6 signs a woman is experiencing a midlife crisis without even realizing it, according to psychology

A couple of nights ago, I found myself crying uncontrollably in the middle of the night. 

I called my psychologist friend immediately the next day. 

Thing is, I had postpartum depression after the birth of my youngest seven years ago, so I was afraid it had come back. I know it’s been a long time but I just couldn’t risk it.

He didn’t dismiss my theory but he also asked, “have you ever considered the possibility of it being a midlife crisis?”

And then it dawned on me. I’m at that age – in my early 40s – when this middle life crisis is believed to be more rampant.

So I did a bit of digging and my unexplained emotions and behavior started to make sense.

Although some of my symptoms sit in the grey line of depression and midlife crisis, most of them are leaning towards the latter.

And of course, I’m not one to gate keep, so let me share with you my discovery:

The signs women may be experiencing a midlife crisis without even realizing it, according to experts and psychologists.

Let’s dive in!

1) She questions her existence

There comes a point where deep questions about who she is and what she really wants in life start bubbling up to the surface. 

Psychotherapist Dr Robi Ludwig talks about this very thing.

She points out that during midlife, women often feel like the life they’ve been leading doesn’t quite fit anymore. 

She says it is often the case in women who have been living a life that was more about what others expected of them or those who follow societal norms without ever questioning them.

But when women reach midlife, Dr Ludwig mentions a sudden, stronger urge to really listen to one’s own soul. 

It’s like waking up one day and realizing she’s been on autopilot, following a route that was set out for her without asking if it’s really what she wanted.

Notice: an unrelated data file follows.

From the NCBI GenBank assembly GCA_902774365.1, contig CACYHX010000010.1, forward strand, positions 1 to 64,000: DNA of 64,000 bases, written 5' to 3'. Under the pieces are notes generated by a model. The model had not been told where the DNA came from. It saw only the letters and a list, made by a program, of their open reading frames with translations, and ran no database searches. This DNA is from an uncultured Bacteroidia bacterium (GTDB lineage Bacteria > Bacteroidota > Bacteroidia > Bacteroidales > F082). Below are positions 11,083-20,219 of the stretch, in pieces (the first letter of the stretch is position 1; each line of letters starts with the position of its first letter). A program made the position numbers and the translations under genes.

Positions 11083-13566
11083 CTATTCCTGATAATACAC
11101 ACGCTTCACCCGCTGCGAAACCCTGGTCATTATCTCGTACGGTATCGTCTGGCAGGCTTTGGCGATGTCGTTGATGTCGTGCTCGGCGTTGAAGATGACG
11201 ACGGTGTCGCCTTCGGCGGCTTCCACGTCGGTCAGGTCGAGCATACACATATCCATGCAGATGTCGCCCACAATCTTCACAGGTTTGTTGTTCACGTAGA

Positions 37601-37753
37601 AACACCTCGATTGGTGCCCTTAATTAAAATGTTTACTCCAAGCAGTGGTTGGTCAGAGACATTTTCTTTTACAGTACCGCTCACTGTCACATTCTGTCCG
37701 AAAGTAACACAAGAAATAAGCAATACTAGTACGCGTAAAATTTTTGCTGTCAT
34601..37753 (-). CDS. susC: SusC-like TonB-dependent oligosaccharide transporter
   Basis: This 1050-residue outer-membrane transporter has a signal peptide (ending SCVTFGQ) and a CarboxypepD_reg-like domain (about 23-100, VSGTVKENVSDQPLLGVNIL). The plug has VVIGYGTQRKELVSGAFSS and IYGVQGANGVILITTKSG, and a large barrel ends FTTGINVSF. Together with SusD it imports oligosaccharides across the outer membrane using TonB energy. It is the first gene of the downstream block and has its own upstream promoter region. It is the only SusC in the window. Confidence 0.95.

But here’s the silver lining, and it’s something Dr Ludwig emphasizes, too:

This period of self-reflection is not just a crisis. 

It’s actually an opportunity for a lady to shed those parts of her life that no longer aligns with who she is now. 

So, while it might feel daunting when these existential questions start hitting, they could actually be a signal that a woman is ready to realign her life more closely with her true self.

2) She becomes a chameleon 

Some women ask existential questions and some intentionally change themselves to fit what is needed depending on where they are or who they’re with.

This constant shape-shifting might seem like a necessary survival skill at first, but it can actually be a red flag to a deeper unsettlement, something many of us women go through during midlife. 

It’s not just about being flexible.

It’s about why she feels the need to change so drastically and so frequently. 

If she’s adapting so much that she starts to feel she doesn’t know who she is anymore, it might be a signal to pause and reflect.

According to Psychologist and author Dr Konstantin Lukin, this tendency to frequently change oneself to suit various environments, situations, or relationships can be especially prominent during midlife.

It reflects a deeper sense of confusion about the woman’s identity. His advice is to recognize when flexibility turns into a loss of self. 

Identifying this can help a woman start re-evaluating what parts of her adaptations are genuine growth and what parts are perhaps a loss of her true self.

3) She’s no longer happy with what used to make her happy

A woman who suddenly feels bored, exhausted, or disconnected with the things that used to make her fulfilled and happy could be giving out a less obvious sign of a midlife crisis, according to psychologists.

Imagine a woman who’s been going through the same daily grind for years – same job, same routines, and the same people around her. 

At first, this might have felt good and stable. But over time, what was once fulfilling can start to feel like a drag. 

Think about it:

If you’re always trying to pep yourself up for a life that no longer excites you, it can be exhausting. This fatigue makes it tough to get excited about things that used to be fun. 

And boredom? 

That creeps in when everyday life gets too predictable and the excitement of trying new things fades.

This kind of midlife discontent in women is important to notice because it’s a sign that maybe it’s time for some changes. 

It’s not about tossing everything out and starting over, but about tweaking things here and there to make life feel more fulfilling again.

4) She starts losing sleep

isolate themselves when unhappy 6 signs a woman is experiencing a midlife crisis without even realizing it, according to psychology

If you think that midlife crisis only takes a hit on our emotional and mental wellbeing, think again.